# Creating Normal Distribution Using R

In this article we will look at how to create a normal distribution (Histogram) using r programming.

While doing so, we will also review a few important functions of r.

Running the following three commands on the R console will plot the normal distribution.

> x <- rnorm(1000) > h <- hist(x, breaks=100, plot=FALSE) > plot(h, col=ifelse(abs(hx$breaks) < 1.5, 4, 2)) Let’s take a look at each of these commands. Step 1: Generate random numbers > x <- rnorm(1000) In this command we have used the rnorm() function to generate random numbers whose distribution is normal. The argument for the function is the number of random numbers you want to generate, in this case 1000. Apart from specifying the number of random numbers, you can also specify (optional) the mean and standard deviation for the desired distribution. Example: rnorm(4,mean=3,sd=3) Step 2: Create Frequency Table Using the Random Numbers > h <- hist(x, breaks=100, plot=FALSE) For this we will use the histogram function hist(). This function computes a histogram of the given data values. The function can take many arguments. The arguments used by us are x, breaks, and plot. ‘x’ is the vector of values for which the histogram is required. ‘Breaks’ defines the bins for the histogram, and the random numbers are placed in these bins. The breaks argument can be used in a number of ways. For example, we can specify the number of bins we want (breaks=100 in our example). This mostly an approximation. Alternatively you can also specify the exact range and number of each bin. ‘Plot’ defines whether we want the histogram data to be plotted. If the value is false, the graph will not be plotted, only the array data will be stored. In our example, we don’t plot the graph within this function, as we want to perform some more operation on the data while plotting it. So, we just store the data in ‘h’. Step 3: Plot the Distribution, with its tails highlighted in a different color > plot(h, col=ifelse(abs(h$breaks) < 1.5, 4, 2))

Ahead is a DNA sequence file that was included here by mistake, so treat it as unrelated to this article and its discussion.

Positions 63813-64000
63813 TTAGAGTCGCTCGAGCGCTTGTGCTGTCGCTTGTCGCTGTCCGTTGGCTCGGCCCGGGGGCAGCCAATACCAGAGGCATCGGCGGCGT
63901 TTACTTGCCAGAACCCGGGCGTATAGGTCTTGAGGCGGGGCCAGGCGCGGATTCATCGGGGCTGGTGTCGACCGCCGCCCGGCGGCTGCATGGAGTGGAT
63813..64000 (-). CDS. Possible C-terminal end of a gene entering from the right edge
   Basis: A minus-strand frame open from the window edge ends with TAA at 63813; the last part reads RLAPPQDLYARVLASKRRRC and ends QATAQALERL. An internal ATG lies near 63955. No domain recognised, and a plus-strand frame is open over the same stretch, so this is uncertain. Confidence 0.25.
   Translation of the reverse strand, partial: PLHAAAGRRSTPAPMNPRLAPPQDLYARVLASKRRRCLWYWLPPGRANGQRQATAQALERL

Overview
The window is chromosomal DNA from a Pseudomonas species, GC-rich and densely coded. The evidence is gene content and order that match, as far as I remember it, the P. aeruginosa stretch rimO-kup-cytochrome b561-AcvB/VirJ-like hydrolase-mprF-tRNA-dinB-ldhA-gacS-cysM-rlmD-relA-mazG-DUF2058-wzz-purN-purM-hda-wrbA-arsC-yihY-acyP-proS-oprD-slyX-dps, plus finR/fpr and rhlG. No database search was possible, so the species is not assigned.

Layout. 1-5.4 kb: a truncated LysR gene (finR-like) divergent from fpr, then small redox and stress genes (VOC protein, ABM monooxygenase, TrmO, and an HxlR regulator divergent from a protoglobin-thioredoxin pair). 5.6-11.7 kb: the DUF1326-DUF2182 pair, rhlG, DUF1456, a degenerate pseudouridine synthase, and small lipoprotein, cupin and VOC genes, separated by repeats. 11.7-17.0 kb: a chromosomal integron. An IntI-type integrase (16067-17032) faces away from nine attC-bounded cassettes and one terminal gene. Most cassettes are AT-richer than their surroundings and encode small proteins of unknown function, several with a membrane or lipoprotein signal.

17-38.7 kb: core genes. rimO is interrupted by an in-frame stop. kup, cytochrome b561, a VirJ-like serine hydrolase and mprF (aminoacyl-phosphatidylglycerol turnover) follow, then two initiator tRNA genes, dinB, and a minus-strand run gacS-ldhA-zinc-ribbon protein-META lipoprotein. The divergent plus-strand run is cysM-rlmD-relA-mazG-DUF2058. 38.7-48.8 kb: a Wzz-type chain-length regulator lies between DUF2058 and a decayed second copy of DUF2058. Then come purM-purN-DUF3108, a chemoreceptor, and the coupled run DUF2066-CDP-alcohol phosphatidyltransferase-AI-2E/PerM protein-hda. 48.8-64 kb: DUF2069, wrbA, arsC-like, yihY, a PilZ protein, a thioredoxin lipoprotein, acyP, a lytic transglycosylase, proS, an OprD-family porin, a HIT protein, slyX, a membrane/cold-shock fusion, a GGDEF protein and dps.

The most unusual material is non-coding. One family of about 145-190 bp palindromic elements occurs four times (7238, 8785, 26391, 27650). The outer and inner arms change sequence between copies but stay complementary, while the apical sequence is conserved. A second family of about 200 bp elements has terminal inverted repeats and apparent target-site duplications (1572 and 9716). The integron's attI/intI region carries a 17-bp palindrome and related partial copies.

Now that we have the data, we can use it to plot it. We can plot any data using the plot function.

‘h’ is the histogram data to be plotted.

‘col’ specifies the color for the histogram bars.

We can specify a single color such as ‘blue’ to plot all bars in blue.

What we want to do here is plot the tails of the histogram in red color. To achieve this, we will supply a vector to the col argument using the if-else statement. h\$breaks specifies the break values. Then we check if this value is less than 1.5. If yes, we color is green (that’s the code 4). If the absolute value is greater than 1.5 we supply the color red (code 2).

Enter the above formula and press enter. The histogram will be plotted as shown below.

You can play around with the formula to see how different variables affect it.

The best part about R is that the graphs are of high quality, and you can simply copy and paste them in your documents. Alternatively, with the base package, you can save them as a PDF.

In this example, we just used random data to plot the distribution. In reality, we can supply our own data to plot the graphs.